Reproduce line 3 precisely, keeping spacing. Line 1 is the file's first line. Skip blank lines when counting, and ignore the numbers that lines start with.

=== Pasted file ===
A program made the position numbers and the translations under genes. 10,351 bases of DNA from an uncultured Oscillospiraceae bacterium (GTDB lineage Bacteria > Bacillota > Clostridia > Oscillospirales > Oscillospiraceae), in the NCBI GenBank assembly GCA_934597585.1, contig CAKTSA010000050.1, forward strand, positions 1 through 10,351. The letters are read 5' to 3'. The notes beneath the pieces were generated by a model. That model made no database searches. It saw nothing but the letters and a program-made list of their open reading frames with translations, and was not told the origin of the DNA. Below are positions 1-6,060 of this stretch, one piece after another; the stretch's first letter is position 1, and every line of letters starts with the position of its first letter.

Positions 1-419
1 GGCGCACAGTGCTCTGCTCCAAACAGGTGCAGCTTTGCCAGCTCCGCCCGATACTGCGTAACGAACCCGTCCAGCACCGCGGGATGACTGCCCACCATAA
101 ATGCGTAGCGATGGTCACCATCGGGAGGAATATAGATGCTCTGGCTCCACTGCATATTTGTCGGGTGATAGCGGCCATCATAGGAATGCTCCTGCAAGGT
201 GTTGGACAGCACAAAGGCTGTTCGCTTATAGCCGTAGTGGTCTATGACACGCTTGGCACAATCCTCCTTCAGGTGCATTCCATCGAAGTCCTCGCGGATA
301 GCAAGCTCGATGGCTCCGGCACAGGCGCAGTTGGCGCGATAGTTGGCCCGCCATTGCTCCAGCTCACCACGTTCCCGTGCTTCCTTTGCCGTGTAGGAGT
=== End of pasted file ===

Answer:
1 GGCGCACAGTGCTCTGCTCCAAACAGGTGCAGCTTTGCCAGCTCCGCCCGATACTGCGTAACGAACCCGTCCAGCACCGCGGGATGACTGCCCACCATAA